43.43.7532  <<  43.43.754 >>   43.43.7541

DNA identification systemBiological samplesCollection, use, testingScope and application of section.

(1) A biological sample must be collected for purposes of DNA identification analysis from:
(a) Every adult or juvenile individual convicted of a felony, or any of the following crimes (or equivalent juvenile offenses):
(i) Assault in the fourth degree where domestic violence as defined in RCW 9.94A.030 was pleaded and proven (RCW 9A.36.041, 9.94A.030);
(ii) Assault in the fourth degree with sexual motivation (RCW 9A.36.041, 9.94A.835);
(iii) Communication with a minor for immoral purposes (RCW 9.68A.090);
(iv) Custodial sexual misconduct in the second degree (RCW 9A.44.170);
(v) Failure to register (chapter 9A.44 RCW);
(vi) Harassment (RCW 9A.46.020);
(vii) Patronizing a prostitute (RCW 9A.88.110);
(viii) Sexual misconduct with a minor in the second degree (RCW 9A.44.096);
(ix) Stalking (RCW 9A.46.110);
(x) Indecent exposure (RCW 9A.88.010);
(xi) Violation of a sexual assault protection order granted under chapter 7.90 RCW; and
(b) Every adult or juvenile individual who is required to register under RCW 9A.44.130.
(2)(a) A municipal jurisdiction may also submit any biological sample to the laboratory services bureau of the Washington state patrol for purposes of DNA identification analysis when:
(i) The sample was collected from a defendant upon conviction for a municipal offense where the underlying ordinance does not adopt the relevant state statute by reference but the offense is otherwise equivalent to an offense in subsection (1)(a) of this section;
(ii) The equivalent offense in subsection (1)(a) of this section was an offense for which collection of a biological sample was required under this section at the time of the conviction; and
(iii) The sample was collected on or after June 12, 2008, and before January 1, 2020.
(b) When submitting a biological sample under this subsection, the municipal jurisdiction must include a signed affidavit from the municipal prosecuting authority of the jurisdiction in which the conviction occurred specifying the state crime to which the municipal offense is equivalent.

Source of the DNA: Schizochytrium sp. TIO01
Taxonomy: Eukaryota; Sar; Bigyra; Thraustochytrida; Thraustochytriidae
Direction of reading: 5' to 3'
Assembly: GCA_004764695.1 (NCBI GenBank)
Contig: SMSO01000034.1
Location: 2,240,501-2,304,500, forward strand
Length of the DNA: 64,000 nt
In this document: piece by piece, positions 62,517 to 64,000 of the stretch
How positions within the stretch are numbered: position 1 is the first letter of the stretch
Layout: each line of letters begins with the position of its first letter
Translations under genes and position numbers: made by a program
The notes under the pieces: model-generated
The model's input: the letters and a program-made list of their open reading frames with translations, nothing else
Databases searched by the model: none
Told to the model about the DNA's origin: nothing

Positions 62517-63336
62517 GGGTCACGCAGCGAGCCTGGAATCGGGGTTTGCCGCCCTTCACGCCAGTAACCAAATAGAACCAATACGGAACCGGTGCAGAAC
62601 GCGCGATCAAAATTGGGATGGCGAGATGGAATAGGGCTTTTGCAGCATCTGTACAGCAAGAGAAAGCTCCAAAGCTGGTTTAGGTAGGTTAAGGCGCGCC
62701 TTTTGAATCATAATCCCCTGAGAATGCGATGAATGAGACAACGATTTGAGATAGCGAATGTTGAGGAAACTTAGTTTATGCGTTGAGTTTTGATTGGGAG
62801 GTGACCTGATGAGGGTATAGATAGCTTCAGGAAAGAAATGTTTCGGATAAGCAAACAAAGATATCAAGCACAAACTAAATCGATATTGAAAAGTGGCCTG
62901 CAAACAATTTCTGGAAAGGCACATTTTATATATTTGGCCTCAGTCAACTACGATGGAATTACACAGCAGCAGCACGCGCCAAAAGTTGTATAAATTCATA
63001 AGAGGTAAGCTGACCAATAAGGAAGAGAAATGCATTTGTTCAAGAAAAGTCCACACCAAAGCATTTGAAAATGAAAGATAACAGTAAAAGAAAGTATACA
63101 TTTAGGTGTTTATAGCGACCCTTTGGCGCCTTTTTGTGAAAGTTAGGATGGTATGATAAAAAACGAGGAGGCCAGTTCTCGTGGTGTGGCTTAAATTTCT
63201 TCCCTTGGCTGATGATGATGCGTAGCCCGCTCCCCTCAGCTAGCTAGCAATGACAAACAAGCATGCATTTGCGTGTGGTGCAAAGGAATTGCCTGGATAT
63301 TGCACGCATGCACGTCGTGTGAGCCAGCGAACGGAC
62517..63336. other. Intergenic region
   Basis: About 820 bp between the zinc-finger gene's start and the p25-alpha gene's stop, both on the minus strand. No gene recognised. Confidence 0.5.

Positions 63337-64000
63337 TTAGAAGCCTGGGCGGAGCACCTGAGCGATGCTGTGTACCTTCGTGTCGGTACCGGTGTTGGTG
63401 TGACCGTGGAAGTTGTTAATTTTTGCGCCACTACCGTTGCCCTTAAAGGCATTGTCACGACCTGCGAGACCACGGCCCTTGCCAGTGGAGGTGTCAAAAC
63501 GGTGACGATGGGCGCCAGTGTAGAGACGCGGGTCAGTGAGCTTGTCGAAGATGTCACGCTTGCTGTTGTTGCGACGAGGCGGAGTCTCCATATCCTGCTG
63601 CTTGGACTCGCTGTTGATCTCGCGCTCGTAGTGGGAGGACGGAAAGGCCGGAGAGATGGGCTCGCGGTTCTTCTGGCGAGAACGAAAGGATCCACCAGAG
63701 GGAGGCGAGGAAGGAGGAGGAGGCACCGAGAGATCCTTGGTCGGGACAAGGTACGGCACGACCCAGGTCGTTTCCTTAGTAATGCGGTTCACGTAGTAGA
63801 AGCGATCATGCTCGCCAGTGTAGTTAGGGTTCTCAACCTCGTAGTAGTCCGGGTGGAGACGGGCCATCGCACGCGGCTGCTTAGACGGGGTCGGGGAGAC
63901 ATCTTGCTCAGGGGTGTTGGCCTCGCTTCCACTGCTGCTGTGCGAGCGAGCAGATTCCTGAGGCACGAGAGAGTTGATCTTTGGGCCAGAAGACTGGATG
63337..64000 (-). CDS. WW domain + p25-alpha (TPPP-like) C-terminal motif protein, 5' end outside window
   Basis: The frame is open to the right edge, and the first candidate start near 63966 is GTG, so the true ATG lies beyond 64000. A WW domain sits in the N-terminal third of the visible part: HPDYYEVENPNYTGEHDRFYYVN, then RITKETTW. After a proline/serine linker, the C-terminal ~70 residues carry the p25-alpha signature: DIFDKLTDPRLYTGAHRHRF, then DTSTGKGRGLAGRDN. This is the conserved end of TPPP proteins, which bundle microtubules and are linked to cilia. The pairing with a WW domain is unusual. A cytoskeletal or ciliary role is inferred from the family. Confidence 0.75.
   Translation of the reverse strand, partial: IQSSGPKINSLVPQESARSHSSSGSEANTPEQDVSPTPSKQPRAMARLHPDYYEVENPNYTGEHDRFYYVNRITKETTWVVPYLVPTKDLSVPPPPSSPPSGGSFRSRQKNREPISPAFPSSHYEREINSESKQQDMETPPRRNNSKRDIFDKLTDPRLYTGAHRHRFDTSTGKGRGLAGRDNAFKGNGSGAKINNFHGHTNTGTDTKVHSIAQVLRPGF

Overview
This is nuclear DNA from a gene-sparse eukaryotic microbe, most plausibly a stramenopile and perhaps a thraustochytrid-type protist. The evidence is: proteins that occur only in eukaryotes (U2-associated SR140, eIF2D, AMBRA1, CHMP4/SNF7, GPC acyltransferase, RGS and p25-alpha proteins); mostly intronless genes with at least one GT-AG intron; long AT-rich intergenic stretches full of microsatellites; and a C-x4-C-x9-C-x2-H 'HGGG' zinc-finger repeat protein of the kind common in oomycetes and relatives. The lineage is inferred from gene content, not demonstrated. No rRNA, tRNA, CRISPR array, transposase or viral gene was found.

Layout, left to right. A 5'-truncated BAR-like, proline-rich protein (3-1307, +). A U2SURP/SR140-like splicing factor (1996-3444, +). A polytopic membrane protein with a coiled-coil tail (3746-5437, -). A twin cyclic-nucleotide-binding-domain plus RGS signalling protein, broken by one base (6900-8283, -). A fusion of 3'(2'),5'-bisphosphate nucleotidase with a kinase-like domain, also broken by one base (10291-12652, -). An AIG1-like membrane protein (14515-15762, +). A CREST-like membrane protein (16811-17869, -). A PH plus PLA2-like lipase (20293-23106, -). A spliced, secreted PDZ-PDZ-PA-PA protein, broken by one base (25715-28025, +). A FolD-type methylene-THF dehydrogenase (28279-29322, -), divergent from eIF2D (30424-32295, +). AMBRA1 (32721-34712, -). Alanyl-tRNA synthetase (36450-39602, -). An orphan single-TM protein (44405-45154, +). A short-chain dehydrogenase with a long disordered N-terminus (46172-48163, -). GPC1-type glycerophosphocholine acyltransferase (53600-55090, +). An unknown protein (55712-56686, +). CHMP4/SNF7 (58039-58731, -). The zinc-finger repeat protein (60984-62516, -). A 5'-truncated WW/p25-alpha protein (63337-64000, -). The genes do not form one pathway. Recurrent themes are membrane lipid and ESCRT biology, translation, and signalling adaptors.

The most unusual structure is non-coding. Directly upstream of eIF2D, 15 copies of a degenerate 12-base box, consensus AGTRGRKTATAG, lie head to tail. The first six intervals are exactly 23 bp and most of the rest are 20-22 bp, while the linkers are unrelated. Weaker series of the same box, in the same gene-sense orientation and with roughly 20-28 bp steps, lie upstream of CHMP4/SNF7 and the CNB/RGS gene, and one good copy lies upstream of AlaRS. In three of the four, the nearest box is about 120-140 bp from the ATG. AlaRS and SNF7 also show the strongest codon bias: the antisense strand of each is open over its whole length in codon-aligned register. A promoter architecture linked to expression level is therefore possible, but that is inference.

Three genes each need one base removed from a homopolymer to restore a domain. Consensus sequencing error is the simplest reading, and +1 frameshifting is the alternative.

(3) Law enforcement may submit to the forensic laboratory services bureau of the Washington state patrol, for purposes of DNA identification analysis, any lawfully obtained biological sample within its control from a deceased offender who was previously convicted of an offense under subsection (1)(a) of this section, regardless of the date of conviction.
(4) If the Washington state patrol crime laboratory already has a DNA sample from an individual for a qualifying offense, a subsequent submission is not required to be submitted.
(5) Biological samples shall be collected in the following manner:
(a) For persons convicted of any offense listed in subsection (1)(a) of this section or adjudicated guilty of an equivalent juvenile offense, who do not serve a term of confinement in a department of corrections facility or a department of children, youth, and families facility, and are serving a term of confinement in a city or county jail facility, the city or county jail facility shall be responsible for obtaining the biological samples.
(b) The local police department or sheriff's office shall be responsible for obtaining the biological samples for:
(i) Persons convicted of any offense listed in subsection (1)(a) of this section or adjudicated guilty of an equivalent juvenile offense, who do not serve a term of confinement in a department of corrections facility, department of children, youth, and families facility, or a city or county jail facility; and